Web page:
If you’ve spent time outdoors within the last couple of weeks, you might have seen tiny flashes of bright color frantically darting around trees and brush piles. If you’re lucky enough to see one of those flashes catch a breath on a nearby tree branch, you’ll have encountered one of the world’s tiniest type of bird: the warbler. For Milwaukeeans, warblers mark the start and end of spring migration, and remind us that the city plays a vital role for North American wildlife.

A Canada Warbler. Photo by Kyle Arpke.

Around 120 warbler species exist throughout the world, and out of those 120, roughly 40 make their way through Wisconsin every spring. Warblers chart their way from South America to Canada, following migratory pathways primarily dictated by large bodies of water, including Lake Michigan. Warblers pass through our state in waves, the species intermixing to provide viewers with a flurry of color that sometimes lasts mere days. In mid-April, our first major warbler wave featured a larger than average amount of Palm Warblers, which feasted on insects at Warnimont Park.

A Palm Warbler. Photo by Kyle Arpke.

While the Palm Warblers are currently making their way out of state, have no fear—there are plenty more warbler species to come. If you have a fear of missing out, here are a few tips:

Look for birds smaller than a sparrow. While not all small migratory birds are warblers, keeping your eyes peeled for pint-sized bird buddies will lead you down the road to success.

A male Common Yellowthroat. Photo by Kyle Arpke.

When you spot a warbler, look above and below it. Different species travel together, but they also prefer different levels within the forest. Some hunt for insects on the forest floor while others prefer the canopy. At least eight species were spotted in one park during April’s first wave.

An Orange-crowned Warbler. Photo by Kyle Arpke.

Warblers are active for longer during overcast days. Birds tend to migrate on sunny days, but storms force warblers to slow down and stay a while.

Finally, check Cornell Laboratory’s Migration Dashboard. Thanks to the work of citizen scientists, tools are being built that help ornithologists predict the migratory patterns of birds. Thankfully, this tool is open to the public!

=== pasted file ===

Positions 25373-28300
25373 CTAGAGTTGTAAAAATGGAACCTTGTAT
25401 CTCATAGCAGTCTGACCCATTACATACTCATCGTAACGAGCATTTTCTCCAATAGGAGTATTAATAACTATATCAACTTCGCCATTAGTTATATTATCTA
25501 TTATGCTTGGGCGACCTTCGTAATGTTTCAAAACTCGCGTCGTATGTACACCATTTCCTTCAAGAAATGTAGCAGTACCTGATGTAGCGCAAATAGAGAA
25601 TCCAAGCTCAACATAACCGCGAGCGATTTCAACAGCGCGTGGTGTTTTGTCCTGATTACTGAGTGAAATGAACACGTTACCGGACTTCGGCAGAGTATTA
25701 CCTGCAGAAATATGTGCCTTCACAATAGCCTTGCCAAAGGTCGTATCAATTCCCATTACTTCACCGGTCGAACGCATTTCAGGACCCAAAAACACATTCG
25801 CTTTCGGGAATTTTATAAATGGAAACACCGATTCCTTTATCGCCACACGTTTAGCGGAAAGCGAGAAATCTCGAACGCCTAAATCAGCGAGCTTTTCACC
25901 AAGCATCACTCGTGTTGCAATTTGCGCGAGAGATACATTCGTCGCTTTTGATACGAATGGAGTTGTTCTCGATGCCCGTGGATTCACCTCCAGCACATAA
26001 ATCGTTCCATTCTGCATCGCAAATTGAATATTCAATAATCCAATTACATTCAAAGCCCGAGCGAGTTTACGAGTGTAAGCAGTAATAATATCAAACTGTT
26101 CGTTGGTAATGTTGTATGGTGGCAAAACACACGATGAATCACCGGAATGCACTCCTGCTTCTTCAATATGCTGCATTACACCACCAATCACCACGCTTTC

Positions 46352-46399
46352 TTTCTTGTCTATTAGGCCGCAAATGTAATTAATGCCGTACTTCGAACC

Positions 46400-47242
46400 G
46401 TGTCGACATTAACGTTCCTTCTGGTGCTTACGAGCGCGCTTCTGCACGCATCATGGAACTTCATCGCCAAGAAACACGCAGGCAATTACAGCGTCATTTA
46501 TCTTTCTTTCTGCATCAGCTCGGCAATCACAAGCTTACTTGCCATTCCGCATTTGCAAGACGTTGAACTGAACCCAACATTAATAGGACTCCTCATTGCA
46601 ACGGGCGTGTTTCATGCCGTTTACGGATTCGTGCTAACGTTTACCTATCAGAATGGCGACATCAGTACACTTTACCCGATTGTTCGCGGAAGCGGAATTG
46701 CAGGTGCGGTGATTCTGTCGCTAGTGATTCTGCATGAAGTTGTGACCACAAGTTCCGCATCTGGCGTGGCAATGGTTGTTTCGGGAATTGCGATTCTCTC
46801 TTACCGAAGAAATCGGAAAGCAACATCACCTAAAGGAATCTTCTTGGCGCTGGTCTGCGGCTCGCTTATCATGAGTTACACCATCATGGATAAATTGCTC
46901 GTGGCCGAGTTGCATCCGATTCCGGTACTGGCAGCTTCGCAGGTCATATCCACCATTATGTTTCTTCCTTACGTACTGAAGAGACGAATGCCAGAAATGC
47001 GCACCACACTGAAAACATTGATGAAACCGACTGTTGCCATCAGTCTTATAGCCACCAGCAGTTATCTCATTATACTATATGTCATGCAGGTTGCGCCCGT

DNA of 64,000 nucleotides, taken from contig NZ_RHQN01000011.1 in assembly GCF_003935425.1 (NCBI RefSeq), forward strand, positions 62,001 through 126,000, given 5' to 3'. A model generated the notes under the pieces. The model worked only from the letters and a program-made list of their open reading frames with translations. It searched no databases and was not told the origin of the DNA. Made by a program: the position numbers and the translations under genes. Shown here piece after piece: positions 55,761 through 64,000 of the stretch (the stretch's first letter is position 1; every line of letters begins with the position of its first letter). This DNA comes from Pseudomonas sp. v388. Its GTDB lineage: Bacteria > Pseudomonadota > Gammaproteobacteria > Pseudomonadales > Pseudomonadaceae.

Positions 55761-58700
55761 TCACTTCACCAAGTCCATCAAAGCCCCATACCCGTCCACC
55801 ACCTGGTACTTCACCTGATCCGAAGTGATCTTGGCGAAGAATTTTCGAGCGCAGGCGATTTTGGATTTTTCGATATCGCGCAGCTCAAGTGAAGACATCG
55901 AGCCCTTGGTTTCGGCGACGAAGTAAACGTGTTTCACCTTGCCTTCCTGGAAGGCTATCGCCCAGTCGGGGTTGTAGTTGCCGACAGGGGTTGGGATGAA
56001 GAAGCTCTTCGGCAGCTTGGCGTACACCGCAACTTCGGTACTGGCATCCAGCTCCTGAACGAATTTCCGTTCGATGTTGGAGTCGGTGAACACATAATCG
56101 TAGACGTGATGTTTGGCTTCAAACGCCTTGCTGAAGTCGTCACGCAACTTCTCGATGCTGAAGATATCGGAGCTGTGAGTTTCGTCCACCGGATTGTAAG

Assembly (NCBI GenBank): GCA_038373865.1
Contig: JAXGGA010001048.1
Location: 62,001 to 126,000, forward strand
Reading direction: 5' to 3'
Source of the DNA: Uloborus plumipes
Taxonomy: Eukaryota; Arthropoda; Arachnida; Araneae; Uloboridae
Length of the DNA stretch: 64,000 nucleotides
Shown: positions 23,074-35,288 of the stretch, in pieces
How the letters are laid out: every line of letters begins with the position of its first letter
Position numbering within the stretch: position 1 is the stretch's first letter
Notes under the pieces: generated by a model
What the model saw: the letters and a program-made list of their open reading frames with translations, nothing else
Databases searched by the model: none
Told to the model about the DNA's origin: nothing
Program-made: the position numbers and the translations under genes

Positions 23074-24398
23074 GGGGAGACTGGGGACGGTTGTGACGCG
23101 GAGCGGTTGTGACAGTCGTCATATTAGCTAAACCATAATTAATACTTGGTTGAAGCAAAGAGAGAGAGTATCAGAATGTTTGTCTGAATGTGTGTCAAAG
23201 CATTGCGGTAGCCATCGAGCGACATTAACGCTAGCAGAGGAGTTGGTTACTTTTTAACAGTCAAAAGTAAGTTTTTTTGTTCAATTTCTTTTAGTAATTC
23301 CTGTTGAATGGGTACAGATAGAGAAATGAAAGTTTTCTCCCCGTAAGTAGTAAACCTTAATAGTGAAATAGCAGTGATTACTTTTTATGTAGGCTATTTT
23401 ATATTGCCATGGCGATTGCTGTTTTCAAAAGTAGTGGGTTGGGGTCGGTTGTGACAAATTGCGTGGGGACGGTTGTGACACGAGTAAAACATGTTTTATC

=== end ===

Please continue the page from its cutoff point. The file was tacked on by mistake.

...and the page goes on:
An American Redstart. Photo by Kyle Arpke.

Speaking of citizen scientists, the next time you’re out and about you can lend a hand to this important research by joining the eBird community. Through eBird, everyday people can record and report their bird sightings, which scientists use for a myriad of projects include the Migration Dashboard, and locally, Wisconsin’s 2nd Breeding Bird Atlas (spearheaded by the Wisconsin Society of Ornithology).

A Chestnut-sided Warbler. Photo by Kyle Arpke.

While birding, always be respectful to birds and other wildlife. Birds are small and exert a tremendous amount of energy as they travel across the Americas. Observe them from a reasonable distance (if you’re patient, some birds will come to you) and consult your local nature shop about what you can and cannot feed our avian friends. At night, turn off any unnecessary lighting. Window collisions are a real threat to migrating birds, and evening illumination confuses birds, especially ones passing through urban areas.

Living in Milwaukee comes with a variety of perks. Brats, beer…and birds! Take some time this spring to experience the rare birds that make this time of year so unique. Find a local park or nature center, bring your binoculars and a field guide, and revel in the fleeting passerby whose global journey includes an important pit stop in our great city.

A female Black-throated Green Warbler. Photo by Kyle Arpke.

Exclusive articles, podcasts, and more. Support Milwaukee Record on Patreon.


RELATED ARTICLES

I thought I’d hate these bird sculptures in Lakeshore State Park but I kinda like them

19 pictures of the new Uline Warehouse Stage at Summerfest, plus 1 picture of a red-winged blackbird at Lakeshore State Park

About The Author

Avatar photo

Kyle Arpke is a freelance filmmaker, wildlife & conservation photojournalist, and naturalist from the Milwaukee area. Through the Wisconsin Master Naturalist Program Kyle volunteers for a slew of organizations including Humboldt Park Friends, Schlitz Audubon, Glacial Lakes Conservatory, eBird, and more. Follow Kyle’s photo work on Instagram @thekarp14.

X